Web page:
As in urban areas, some activities will need to be approved by the appropriate authority.
Before you purchase a property, check with the local shire and relevant government agencies to ensure your proposed plans meet their requirements. Some activities that need approval include:
- clearing land
- controlling declared plants or animals
- running and moving stock
- establishing horticultural enterprises
- building or altering a house or shed
- starting a business
- building a dam
- licensing a bore or drawing water from a stream
- any activity that may cause on or offsite pollution
- whether your proposed activity is compatible with the zoning of land.
It is your responsibility to find out what approvals are required. If these approvals are not gained before you commence an activity, penalties may apply.
Drawing up a property plan
Once you have purchased a property, developing a property plan that details the property's characteristics and your intentions will be invaluable.
Start with a laminated, A3 size aerial photo of your property and monitor and record its strengths and weaknesses over the year.
This will help you to see what types of pastures and weeds are on the property, which areas dry out first, which areas get too wet and where the water flows.
With the use of some clear plastic overlay sheets, start to plan what improvements you want to make to the property.
On one sheet draw in the different soil types and on another, mark in where the best sites for improvements and planned activities are, considering soils, water, aspect and so on.
Try to fence areas of similar land capability together as this will make management easier.
It is much better to plan these improvements on a sheet of plastic and rub them out if you change your mind, than put them on the ground and later have to physically remove them.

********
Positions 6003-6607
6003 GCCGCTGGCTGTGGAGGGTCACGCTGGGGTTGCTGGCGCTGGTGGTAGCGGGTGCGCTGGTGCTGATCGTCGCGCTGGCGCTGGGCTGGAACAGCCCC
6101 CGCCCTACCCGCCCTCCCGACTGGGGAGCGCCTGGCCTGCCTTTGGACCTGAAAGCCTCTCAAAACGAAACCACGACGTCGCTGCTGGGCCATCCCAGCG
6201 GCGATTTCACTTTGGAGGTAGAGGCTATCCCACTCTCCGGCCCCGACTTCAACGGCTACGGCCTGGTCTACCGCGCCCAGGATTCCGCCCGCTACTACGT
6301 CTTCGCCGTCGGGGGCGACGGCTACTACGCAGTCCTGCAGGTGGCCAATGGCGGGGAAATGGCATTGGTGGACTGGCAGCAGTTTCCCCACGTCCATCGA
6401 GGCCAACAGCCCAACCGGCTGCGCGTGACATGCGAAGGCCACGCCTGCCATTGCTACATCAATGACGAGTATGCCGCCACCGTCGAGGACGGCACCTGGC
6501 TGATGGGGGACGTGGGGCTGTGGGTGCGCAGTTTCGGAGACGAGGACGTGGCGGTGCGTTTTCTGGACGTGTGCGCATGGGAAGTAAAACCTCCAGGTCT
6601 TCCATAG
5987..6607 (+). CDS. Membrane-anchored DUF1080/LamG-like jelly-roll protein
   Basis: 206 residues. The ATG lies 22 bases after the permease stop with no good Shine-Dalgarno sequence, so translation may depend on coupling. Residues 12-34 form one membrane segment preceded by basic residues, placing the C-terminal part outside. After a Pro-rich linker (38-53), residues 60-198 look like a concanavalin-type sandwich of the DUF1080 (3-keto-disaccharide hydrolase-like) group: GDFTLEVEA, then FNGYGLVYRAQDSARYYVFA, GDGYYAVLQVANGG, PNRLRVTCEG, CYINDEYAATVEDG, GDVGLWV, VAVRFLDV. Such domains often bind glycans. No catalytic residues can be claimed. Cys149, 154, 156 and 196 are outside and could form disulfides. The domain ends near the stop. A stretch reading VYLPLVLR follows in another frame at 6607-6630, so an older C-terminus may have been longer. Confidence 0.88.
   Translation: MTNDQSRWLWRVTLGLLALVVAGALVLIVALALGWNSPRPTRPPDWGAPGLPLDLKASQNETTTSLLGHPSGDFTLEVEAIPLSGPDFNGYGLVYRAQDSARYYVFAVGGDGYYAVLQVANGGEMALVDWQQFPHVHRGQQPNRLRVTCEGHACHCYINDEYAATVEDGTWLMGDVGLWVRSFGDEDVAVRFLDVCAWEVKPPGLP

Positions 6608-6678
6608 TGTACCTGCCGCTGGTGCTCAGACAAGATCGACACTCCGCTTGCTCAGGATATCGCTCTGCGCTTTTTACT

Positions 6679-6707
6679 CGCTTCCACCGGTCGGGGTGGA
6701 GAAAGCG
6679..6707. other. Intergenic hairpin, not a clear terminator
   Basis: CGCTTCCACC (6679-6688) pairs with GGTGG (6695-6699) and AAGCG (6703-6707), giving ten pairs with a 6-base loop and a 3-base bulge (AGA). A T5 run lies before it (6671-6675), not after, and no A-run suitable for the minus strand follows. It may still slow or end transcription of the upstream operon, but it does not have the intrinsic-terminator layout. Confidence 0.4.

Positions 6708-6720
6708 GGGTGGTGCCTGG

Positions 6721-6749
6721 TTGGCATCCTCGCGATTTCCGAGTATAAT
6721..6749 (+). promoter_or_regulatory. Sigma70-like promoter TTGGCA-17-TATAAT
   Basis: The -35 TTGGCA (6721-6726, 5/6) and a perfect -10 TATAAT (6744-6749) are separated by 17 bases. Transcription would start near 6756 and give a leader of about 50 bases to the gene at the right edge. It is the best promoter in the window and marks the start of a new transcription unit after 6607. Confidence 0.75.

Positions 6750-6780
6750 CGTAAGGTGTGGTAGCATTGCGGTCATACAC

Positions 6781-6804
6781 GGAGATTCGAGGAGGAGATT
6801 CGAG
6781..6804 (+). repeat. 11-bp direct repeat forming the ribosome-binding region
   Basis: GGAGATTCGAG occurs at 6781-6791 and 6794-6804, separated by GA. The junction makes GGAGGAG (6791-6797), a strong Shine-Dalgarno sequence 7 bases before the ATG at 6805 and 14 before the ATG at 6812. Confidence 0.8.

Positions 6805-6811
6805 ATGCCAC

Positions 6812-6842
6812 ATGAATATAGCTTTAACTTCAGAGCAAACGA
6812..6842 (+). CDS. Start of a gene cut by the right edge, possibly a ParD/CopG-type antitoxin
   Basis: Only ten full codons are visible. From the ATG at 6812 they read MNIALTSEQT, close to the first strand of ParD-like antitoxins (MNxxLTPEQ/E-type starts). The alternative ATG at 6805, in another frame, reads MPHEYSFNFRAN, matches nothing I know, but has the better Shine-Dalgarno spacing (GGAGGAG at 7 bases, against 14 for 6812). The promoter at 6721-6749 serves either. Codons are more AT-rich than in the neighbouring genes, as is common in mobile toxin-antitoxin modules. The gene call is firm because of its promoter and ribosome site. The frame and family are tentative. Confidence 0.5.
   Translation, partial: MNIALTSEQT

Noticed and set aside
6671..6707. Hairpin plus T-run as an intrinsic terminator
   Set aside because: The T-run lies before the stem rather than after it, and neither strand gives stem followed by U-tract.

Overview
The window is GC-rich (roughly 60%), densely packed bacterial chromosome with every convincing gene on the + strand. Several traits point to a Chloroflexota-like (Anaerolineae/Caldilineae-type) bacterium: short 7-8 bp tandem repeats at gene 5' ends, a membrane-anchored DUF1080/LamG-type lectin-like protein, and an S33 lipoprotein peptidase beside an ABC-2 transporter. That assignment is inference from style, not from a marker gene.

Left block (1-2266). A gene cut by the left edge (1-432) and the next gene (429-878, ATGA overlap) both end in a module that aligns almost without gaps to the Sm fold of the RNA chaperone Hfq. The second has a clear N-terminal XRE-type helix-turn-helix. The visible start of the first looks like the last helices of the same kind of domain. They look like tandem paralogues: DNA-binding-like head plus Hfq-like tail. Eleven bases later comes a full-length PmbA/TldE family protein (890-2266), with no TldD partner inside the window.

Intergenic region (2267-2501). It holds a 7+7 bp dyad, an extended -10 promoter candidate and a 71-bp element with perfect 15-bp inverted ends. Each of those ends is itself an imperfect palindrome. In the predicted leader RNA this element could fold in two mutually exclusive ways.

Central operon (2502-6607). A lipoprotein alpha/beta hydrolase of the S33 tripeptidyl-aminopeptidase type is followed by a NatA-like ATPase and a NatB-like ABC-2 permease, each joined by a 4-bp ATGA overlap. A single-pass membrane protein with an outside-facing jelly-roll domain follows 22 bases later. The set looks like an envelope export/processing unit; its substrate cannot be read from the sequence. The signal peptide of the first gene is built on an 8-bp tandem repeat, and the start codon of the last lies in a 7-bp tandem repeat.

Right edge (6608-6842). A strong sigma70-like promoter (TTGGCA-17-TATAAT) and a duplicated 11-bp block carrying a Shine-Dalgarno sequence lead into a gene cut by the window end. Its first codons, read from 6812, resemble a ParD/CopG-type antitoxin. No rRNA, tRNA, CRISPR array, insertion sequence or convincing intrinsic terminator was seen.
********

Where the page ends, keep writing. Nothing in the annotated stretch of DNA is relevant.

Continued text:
Every improvement should be planned and carefully considered and where necessary, advice should be sought before actually putting it in place.
This can save time and money and you’ll get it right the first time. If you intend to develop a semi-commercial enterprise, a property plan will be invaluable in drawing up a business plan.
Help is out there
If you find that while searching for your little patch of rural paradise you require more information visit our Useful contacts for small landholders page or see our list of factsheets for more specific information.
Our seasonal activity list will also help guide you onupcoming tasks for each season.
Information can also be gathered from the local community, landcare groups, industry and grower associations, consultants and local and state government agencies.
Owning your own piece of the picturesque rural landscape can be very rewarding, but you need to be aware of your legal obligations and responsibilities and manage your property in a way that protects the environment, takes care of the health and welfare of your animals and lets you live your dream!